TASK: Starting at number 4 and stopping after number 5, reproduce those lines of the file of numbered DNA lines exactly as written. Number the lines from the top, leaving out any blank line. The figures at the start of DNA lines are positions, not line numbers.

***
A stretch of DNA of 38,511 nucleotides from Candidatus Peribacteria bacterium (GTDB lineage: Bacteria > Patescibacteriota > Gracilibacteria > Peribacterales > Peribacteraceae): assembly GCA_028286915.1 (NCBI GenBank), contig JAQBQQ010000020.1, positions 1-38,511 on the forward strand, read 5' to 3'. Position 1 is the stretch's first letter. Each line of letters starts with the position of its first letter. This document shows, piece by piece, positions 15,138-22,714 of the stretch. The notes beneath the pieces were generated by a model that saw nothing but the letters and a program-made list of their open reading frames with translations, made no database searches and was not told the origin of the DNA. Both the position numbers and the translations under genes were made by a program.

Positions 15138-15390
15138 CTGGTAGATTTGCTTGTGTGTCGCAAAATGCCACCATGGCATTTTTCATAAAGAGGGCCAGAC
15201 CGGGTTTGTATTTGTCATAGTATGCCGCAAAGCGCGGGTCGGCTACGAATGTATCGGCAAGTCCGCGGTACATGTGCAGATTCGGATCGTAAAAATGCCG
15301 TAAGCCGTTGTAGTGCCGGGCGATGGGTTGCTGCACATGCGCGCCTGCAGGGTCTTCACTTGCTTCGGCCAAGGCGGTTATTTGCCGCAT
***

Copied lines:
15201 CGGGTTTGTATTTGTCATAGTATGCCGCAAAGCGCGGGTCGGCTACGAATGTATCGGCAAGTCCGCGGTACATGTGCAGATTCGGATCGTAAAAATGCCG
15301 TAAGCCGTTGTAGTGCCGGGCGATGGGTTGCTGCACATGCGCGCCTGCAGGGTCTTCACTTGCTTCGGCCAAGGCGGTTATTTGCCGCAT